You might consider the Oscar-nominated foreign film, Embrace of the Serpent (2015) an unusual story about an unusual topic, yet it lingered with me for days. I can hardly put how I felt into words. Somehow, I remained linked to the sacred ambiance the film imparts or might impart depending upon your interest or receptivity.
The film chronicles two separate journeys made by two different scientists, 40 years apart. It’s loosely based on the journals of real-life figures*, recorded as they traveled through the Amazon in search of a mystical, curative plant called yakruna (or chacruna). The shaman Karamakate, the last survivor of his sacred lineage, reluctantly guides both men to their destination and respective fates.
Karamakate does not mince words when it comes to whites, whose quest for rubber and evangelical supremacy has systematically and violently destroyed his people, culture, and environment. He doesn’t trust or respect them and initially refuses to help each of these scientists when they come to call at his river junction.
Having succumbed to malaria, the first scientist desperately seeks a cure from the shaman, who says he needs Yakruna. The second wants to find and study the botanical properties of Yakruna.
In the first case, the shaman is persuaded by the possibility of finding living members of his tribe. The second time around, he’s convinced by a photo the second man displays of the first. And so the respective expeditions begin and interweave throughout the film.
The Dark Impacts of Colonization on the Amazon
Along the river’s way, you witness the dark impact of colonialism on the people, plants, and animals of the jungle. These scenes made me wonder, if we can heal from the horrible transgressions visited upon the people of the Amazon. Can we put an end to the greed and arrogance that fuels such devastating aggression?
Westerners rally against current-day terrorist acts rooted in religious fanaticism, but they often fail to acknowledge their own history of similar atrocities. Could these present-day challenges be the fruit of previous actions, returning like a karmic boomerang to haunt us? If so, how can we interrupt the cycle of violence so future generations everywhere can live in peace instead of terror?
This film prompts us to open our eyes to our history and its deleterious effect on indigenous people and their environments. It’s an important work from that perspective alone, but I feel its sacred message prevails.
The Sacred Message of Embrace of the Serpent
During the journey, you also witness Karamakate’s unshakeable faith in the wisdom of plants and animals. A powerful shaman, he asks piercing questions, for example: “Why do white people care so much about their things?” And, he makes definitive statements, like: “A warrior has to let go of everything.” In this spirit, he prods his second protégé repeatedly, until the botanist finally caves in and furiously dumps his baggage overboard.
Karamakate is living the mystery through his unbreakable alignment with nature. By watching Karamakate, I felt the mystery too; this was the unmistakable scent that remained with me for days. Karamakate personifies faith and devotion, which must be cultivated if you wish to become one with the mystery as well. Not blind faith or dogmatism that feeds fanaticism, but an intelligent trust that emerges from the dedicated observance of how things actually are.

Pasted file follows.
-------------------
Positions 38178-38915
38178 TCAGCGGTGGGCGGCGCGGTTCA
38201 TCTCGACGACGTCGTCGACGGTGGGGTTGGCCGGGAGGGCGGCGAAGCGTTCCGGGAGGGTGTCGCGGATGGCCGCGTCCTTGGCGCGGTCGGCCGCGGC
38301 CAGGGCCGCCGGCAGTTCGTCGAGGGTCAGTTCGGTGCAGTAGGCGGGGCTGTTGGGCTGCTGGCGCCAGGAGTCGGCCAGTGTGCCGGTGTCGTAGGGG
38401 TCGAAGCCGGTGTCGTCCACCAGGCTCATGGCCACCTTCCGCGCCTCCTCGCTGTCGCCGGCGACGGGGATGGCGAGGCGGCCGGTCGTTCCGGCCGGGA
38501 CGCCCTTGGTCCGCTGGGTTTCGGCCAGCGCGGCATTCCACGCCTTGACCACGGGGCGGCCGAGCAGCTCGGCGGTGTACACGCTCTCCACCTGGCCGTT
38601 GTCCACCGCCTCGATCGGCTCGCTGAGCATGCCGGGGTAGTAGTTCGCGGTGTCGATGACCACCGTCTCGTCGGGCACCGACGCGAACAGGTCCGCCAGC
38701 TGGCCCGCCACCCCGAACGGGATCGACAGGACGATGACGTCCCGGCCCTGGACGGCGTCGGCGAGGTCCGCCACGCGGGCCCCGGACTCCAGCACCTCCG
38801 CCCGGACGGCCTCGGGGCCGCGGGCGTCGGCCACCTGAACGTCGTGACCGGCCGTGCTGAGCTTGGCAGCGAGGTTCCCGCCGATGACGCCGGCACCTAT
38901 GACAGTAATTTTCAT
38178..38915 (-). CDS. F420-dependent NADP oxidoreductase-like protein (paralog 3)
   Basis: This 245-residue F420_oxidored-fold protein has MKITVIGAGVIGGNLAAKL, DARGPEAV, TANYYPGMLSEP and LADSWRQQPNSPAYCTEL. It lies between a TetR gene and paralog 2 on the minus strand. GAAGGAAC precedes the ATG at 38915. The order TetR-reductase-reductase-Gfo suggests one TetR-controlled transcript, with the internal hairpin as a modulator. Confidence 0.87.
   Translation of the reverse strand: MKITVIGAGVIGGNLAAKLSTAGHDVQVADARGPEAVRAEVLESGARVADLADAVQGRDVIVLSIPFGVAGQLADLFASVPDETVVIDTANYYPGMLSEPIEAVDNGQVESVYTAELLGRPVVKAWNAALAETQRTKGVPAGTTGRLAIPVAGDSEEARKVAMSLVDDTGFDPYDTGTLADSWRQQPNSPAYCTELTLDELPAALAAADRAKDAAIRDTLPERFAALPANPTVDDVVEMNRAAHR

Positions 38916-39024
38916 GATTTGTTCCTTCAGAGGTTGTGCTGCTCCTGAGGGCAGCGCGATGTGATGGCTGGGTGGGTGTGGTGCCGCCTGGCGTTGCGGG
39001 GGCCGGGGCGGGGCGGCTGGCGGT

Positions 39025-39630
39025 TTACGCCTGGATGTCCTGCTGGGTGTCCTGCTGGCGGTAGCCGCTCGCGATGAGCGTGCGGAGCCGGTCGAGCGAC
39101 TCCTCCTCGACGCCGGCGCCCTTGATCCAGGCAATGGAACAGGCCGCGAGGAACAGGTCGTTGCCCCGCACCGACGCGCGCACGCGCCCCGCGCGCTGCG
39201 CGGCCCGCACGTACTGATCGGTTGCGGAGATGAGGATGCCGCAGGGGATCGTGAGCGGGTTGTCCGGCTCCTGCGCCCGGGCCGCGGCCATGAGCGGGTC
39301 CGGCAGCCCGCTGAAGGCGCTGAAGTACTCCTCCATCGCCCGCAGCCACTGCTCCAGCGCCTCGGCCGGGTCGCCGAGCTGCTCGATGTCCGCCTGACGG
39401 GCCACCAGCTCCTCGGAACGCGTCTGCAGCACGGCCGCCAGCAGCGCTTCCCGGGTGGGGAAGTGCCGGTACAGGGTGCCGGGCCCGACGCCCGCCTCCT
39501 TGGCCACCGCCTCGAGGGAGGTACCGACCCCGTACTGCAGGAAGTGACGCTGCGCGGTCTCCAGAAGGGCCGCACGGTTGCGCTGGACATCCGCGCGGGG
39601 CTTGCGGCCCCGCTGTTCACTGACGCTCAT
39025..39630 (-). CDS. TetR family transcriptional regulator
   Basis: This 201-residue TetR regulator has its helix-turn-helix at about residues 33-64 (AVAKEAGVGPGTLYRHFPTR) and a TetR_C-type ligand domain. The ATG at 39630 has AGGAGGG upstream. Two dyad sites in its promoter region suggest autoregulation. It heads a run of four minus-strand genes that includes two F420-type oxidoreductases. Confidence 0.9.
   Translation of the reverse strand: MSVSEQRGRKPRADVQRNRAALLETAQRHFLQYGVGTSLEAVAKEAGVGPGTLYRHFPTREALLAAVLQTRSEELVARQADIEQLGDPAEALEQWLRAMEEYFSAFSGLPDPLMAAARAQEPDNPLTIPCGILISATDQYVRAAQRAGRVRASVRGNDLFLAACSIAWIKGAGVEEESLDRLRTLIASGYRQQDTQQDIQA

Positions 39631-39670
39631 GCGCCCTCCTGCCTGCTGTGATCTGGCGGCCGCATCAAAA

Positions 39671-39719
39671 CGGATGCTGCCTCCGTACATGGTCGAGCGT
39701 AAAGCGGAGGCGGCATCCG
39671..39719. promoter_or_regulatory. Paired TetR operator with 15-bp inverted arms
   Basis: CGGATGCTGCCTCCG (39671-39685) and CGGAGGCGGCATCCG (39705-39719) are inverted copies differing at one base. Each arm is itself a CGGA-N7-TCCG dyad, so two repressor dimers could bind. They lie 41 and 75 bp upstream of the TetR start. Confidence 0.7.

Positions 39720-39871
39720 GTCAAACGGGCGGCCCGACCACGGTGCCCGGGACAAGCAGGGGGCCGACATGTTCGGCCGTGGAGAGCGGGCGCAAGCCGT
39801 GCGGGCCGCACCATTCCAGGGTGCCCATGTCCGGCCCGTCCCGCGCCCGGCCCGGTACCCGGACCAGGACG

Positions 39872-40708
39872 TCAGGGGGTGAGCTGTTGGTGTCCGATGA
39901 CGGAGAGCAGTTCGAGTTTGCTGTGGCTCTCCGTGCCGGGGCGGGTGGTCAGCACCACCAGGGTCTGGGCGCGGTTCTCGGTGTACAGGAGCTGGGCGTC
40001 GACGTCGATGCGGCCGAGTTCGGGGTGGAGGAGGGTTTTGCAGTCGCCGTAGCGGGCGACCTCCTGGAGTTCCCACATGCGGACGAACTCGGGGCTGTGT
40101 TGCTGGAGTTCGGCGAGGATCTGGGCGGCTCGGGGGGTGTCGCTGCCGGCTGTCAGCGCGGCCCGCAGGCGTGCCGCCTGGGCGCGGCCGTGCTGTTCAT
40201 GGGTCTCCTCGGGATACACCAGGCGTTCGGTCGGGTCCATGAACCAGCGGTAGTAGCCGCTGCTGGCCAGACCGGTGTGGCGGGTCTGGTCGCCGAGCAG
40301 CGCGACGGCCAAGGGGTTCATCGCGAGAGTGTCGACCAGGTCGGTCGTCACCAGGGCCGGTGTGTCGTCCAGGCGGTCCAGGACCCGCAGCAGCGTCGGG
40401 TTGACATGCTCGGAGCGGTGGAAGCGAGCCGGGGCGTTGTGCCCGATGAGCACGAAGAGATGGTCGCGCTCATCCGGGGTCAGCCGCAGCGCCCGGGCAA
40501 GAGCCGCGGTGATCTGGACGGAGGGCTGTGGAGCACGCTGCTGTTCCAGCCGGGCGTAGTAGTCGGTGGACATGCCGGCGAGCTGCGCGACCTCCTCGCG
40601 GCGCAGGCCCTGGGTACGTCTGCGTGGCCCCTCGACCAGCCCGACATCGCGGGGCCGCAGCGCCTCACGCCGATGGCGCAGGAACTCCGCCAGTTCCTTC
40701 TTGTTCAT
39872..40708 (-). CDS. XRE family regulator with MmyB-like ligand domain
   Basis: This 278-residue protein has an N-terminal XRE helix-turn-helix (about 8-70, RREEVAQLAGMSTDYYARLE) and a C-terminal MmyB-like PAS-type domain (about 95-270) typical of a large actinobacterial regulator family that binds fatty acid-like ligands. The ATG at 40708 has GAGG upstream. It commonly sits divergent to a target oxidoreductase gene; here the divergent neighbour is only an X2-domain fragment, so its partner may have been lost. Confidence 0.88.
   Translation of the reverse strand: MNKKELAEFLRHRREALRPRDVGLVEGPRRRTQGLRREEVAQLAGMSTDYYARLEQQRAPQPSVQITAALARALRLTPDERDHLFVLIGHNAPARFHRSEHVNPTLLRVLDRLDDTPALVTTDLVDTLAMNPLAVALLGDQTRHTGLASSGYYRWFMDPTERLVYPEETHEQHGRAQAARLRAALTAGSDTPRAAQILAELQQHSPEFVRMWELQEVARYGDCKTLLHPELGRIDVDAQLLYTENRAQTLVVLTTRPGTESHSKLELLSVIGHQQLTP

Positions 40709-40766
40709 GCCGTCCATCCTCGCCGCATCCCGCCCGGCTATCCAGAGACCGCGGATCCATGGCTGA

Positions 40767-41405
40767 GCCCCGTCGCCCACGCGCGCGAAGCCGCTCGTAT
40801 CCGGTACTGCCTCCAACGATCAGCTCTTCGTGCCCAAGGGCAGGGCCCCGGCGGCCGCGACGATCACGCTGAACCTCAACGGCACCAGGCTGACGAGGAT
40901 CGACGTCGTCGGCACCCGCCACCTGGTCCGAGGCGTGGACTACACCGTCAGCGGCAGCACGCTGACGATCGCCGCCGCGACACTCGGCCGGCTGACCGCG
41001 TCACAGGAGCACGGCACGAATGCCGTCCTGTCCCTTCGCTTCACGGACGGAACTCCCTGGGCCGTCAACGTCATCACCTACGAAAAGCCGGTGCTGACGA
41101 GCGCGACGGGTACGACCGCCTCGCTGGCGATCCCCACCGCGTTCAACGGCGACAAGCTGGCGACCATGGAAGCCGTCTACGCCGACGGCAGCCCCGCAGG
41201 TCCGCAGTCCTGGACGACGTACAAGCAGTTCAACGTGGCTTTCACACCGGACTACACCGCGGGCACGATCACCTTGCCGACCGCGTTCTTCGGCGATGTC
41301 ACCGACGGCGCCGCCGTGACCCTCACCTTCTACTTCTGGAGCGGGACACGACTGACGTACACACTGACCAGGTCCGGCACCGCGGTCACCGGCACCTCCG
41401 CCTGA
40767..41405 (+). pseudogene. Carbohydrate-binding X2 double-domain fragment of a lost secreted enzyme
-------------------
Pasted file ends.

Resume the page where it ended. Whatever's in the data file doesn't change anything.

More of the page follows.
How Can We Life the Mystery in Modern Life?
After watching the movie, I wondered, “How we can live the mystery now, in our concrete jungles and digitally dominated lives?” The deepest part of me knows that the mystery is not someplace else, although the wonder of nature has the power to ignite it.
The mystery is here right now, in you, embedded in your DNA, contracting and expanding in every one of your cells. The mystery also vibrates all around you in all that exists. The mystery is there when you wake up in the morning, when you go to sleep at night, and in your dreams as well.
Most people live encased in the material realm. They never look beyond it and thus they never see. So you must look. And once you look and see, you must remember again and again because the lure of modern life so easily blinds us once again to the mystery.
Connecting to the mystery is the only way to bring an end to suffering. This is why we must look.
Karamakate aligned with nature as his vehicle to the truth. But there are many different and inter-connected ways you can open your eyes, your mind, and your heart to touch the mystery, even in these modern times. Here are a few:
- Quiet time in nature
- Present moment awareness
- Loving-kindness and compassion
- Inspirational writing, audios, videos, films
- Vision quest
- Reflection and contemplation
- Noticing the blessings, synchronicity, and wonders
- Service to others
Our survival as a human race depends upon remembering the mystery. So don’t forget to remember. Open your eyes, remember often, and live the mystery in ways that are good for all.
* Embrace of the Serpent is loosely based on the stories of ethnologist Theodor Kock-Grünberg and ethnobotanist Richard Evans Schultes. Learn more about the uncontacted Indians of Brazil, who risk extinction from disease and land loss due to illegal loggers and cattle ranchers.
Thank you for your presence, I know your time is precious! Don’t forget to sign up for my e-letter and get access to all the free self-development resources (e-books, mini-guides + worksheets) in the Always Well Within Library. May you be happy, well, and safe – always. With love, Sandra